You can short the output of a panel (or one series string of panels)--But be careful with the attached MC4 connectors. They do not like to be shorted while the panel has full sun on it... The small arcs can damage the thin gold surface.
    Other possibly relevant info: 48v batteries. This is my panel, I have them two in series. http://sunelec.com/solar-panels/topo...lar-panel.html

    I don't see anything wrong as you describe your setup... It sounds like a bad wiring connection between the solar array and the charge controller.

    A poor connection passes enough current to read with the volt meter, but as soon as a real load (the charge controller) is connected, the bad connection fails to pass any useful current.

    How much electrical experience do you have? The basics of PV Panels and your DC power system is very similar to working on a car or boat's 12 volt system... Just higher voltages (and much larger battery banks--Be very careful there--You can get 100's to 1,000's of Amperes into a dead short--And really ruin your day).

    The "magic" is the MPPT charge controller and AC inverters--They are really quite complex. In general, if you have good voltage/current to the inputs and outputs of those guys--They do work.

    Solar panels are not like Batteries--They are current sources--And while they sort of look like "solar batteries", solar panels are different enough that you can do different things (like measuring the DC short circuit current with a DMM) vs what you SHOULD NOT DO on a DC Lead Acid Battery bank (measure short circuit current here, at best you will end up with your DMM letting out its magic smoke).

    All of this is doable--I just want to be really sure you don't hurt yourself or get into trouble and cause damage.

    -Bill
    Near San Francisco California: 3.5kWatt Grid Tied Solar power system+small backup genset
  • Dave AngeliniDave Angelini Solar Expert Posts: 4,551 ✭✭✭✭✭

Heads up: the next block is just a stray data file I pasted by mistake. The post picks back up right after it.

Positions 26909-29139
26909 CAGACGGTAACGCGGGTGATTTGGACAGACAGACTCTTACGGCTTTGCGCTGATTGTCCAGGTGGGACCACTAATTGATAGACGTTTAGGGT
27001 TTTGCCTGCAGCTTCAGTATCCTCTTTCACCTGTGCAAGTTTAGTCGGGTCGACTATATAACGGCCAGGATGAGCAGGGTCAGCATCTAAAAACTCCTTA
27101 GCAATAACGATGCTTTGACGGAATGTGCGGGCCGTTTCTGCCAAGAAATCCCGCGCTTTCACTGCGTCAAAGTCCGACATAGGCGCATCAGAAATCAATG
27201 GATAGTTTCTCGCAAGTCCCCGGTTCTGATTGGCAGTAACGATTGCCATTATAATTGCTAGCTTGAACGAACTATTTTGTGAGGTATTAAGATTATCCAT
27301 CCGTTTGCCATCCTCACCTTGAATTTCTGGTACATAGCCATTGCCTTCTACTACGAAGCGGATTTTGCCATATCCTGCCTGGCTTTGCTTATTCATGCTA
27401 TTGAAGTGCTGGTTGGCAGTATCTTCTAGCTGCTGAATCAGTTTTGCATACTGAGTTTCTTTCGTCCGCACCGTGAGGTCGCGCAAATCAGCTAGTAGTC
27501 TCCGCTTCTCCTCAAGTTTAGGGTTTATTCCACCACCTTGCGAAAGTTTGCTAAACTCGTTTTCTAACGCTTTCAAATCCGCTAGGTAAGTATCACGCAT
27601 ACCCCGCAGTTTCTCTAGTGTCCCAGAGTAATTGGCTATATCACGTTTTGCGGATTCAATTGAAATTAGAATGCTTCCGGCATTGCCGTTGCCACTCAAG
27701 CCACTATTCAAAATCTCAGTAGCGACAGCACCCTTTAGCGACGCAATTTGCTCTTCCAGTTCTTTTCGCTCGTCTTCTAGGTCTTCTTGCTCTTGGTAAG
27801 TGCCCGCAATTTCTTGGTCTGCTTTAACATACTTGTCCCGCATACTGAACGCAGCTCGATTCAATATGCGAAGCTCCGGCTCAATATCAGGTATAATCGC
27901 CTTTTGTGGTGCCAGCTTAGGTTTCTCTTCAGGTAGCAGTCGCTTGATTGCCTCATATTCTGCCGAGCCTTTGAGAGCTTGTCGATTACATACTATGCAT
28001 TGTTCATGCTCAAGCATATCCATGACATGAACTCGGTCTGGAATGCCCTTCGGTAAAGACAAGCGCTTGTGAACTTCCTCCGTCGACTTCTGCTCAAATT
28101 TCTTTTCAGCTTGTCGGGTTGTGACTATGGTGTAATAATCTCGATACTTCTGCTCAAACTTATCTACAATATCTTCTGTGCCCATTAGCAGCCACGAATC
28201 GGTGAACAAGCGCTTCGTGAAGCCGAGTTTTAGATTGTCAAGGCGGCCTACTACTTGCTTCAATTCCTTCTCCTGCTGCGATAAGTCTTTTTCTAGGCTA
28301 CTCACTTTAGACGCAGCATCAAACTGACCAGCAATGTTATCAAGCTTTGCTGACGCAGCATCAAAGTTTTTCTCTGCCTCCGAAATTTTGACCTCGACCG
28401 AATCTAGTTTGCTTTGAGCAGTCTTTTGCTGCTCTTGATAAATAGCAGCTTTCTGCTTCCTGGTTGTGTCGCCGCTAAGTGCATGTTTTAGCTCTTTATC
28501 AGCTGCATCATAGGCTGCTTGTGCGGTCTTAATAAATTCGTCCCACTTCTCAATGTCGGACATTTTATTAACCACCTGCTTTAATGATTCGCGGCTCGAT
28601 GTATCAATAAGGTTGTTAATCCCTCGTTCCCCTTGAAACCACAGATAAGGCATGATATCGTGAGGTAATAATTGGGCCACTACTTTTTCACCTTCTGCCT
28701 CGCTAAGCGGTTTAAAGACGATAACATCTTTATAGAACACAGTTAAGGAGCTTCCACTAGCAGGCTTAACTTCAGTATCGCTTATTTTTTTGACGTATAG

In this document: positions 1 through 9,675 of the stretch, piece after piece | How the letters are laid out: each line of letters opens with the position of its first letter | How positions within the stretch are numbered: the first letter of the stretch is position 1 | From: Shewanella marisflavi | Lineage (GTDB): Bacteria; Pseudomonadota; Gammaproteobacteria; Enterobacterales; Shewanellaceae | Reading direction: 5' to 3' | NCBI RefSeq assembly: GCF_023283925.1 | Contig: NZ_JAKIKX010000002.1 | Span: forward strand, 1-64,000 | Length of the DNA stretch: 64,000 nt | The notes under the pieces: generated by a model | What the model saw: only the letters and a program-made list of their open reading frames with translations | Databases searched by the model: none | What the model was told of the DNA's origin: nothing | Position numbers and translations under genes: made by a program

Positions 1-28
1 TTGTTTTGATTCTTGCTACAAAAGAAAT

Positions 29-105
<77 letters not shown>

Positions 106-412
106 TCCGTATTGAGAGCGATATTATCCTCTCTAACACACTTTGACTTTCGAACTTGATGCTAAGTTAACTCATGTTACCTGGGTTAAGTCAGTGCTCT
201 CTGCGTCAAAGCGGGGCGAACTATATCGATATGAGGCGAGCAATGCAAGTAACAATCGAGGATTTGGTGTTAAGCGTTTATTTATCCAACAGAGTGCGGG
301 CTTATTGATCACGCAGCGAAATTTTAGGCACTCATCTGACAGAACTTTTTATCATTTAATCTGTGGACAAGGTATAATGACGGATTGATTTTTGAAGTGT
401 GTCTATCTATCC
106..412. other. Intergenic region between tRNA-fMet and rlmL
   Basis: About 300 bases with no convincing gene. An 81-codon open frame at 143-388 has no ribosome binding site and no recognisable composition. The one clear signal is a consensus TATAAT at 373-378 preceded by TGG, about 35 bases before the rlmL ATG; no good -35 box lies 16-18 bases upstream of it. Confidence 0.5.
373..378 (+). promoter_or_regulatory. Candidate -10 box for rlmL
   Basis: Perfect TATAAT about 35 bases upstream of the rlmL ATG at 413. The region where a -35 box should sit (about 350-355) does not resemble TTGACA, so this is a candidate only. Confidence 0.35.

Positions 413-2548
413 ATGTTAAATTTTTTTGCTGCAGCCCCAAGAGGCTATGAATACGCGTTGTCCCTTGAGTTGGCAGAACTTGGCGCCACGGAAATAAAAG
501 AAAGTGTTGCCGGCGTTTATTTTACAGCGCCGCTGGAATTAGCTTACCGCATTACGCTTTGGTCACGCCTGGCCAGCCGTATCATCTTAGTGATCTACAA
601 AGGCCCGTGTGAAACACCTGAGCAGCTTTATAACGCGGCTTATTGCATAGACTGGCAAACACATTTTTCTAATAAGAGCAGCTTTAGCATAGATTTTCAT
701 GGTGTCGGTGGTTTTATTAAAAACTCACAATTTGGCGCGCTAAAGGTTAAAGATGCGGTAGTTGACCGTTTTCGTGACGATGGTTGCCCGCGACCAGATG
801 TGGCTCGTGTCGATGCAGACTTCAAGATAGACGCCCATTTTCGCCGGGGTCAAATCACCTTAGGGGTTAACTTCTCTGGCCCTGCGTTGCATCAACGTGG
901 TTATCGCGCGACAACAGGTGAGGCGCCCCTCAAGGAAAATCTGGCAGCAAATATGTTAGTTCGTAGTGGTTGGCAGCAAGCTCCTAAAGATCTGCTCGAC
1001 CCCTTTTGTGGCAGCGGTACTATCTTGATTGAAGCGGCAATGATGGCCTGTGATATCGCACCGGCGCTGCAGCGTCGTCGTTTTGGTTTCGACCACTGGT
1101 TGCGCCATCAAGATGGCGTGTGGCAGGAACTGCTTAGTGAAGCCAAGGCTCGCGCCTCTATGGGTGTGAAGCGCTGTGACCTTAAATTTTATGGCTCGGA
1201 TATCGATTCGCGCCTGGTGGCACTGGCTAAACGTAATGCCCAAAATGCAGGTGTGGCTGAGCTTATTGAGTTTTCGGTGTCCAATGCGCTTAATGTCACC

jestew wrote: »
    http://solar.schneider-electric.com/product/conext-mppt-60-150/

    Hi All,
    I'm installing my 3rd PV system but my first one with any batteries. I set everything up and wanted to do a dry run with only two panels so that I can avoid a meltdown if possible. I connected the panels in my DC combiner box and with the breaker off, I get 107-109vdc. However, when I open the breaker and tie into the charge controller, the charge controller says "low light" and I get 0-1vdc. Any thoughts on why this might be?

    Other possibly relevant info: 48v batteries. This is my panel, I have them two in series. http://sunelec.com/solar-panels/topoint-245w-solar-panel.html


    There are 4 configuration screens that you must enter data. What did you enter? What Bill says. And when in doubt read the manual.. Go Warriors!
    "we go where power lines don't" Sierra Mountains near Mariposa/Yosemite CA
     http://members.sti.net/offgridsolar/
    E-mail [email protected]

  • littleharbor2littleharbor2 Solar Expert Posts: 1,368 ✭✭✭✭
    jestew said:
    http://solar.schneider-electric.com/product/conext-mppt-60-150/

    Hi All,
    I'm installing my 3rd PV system but my first one with any batteries. I set everything up and wanted to do a dry run with only two panels so that I can avoid a meltdown if possible. I connected the panels in my DC combiner box and with the breaker off, I get 107-109vdc. However, when I open the breaker and tie into the charge controller, the charge controller says "low light" and I get 0-1vdc. Any thoughts on why this might be?

    Other possibly relevant info: 48v batteries. This is my panel, I have them two in series. http://sunelec.com/solar-panels/topoint-245w-solar-panel.html
    Your 60 cell panels are fairly low voltage for 60 cell panels these days. One problem I'm seeing is that two of these panels in series aren't going to give you a voltage high enough for the MPPT controller to process in a 48 volt system.

    2.1 Kw Suntech 175 mono, Classic 200, Trace SW 4024 ( 15 years old  but brand new out of sealed factory box Jan. 2015), Bogart Tri-metric, 700 ah @24 volt AGM battery bank. Plenty of Baja Sea of Cortez sunshine.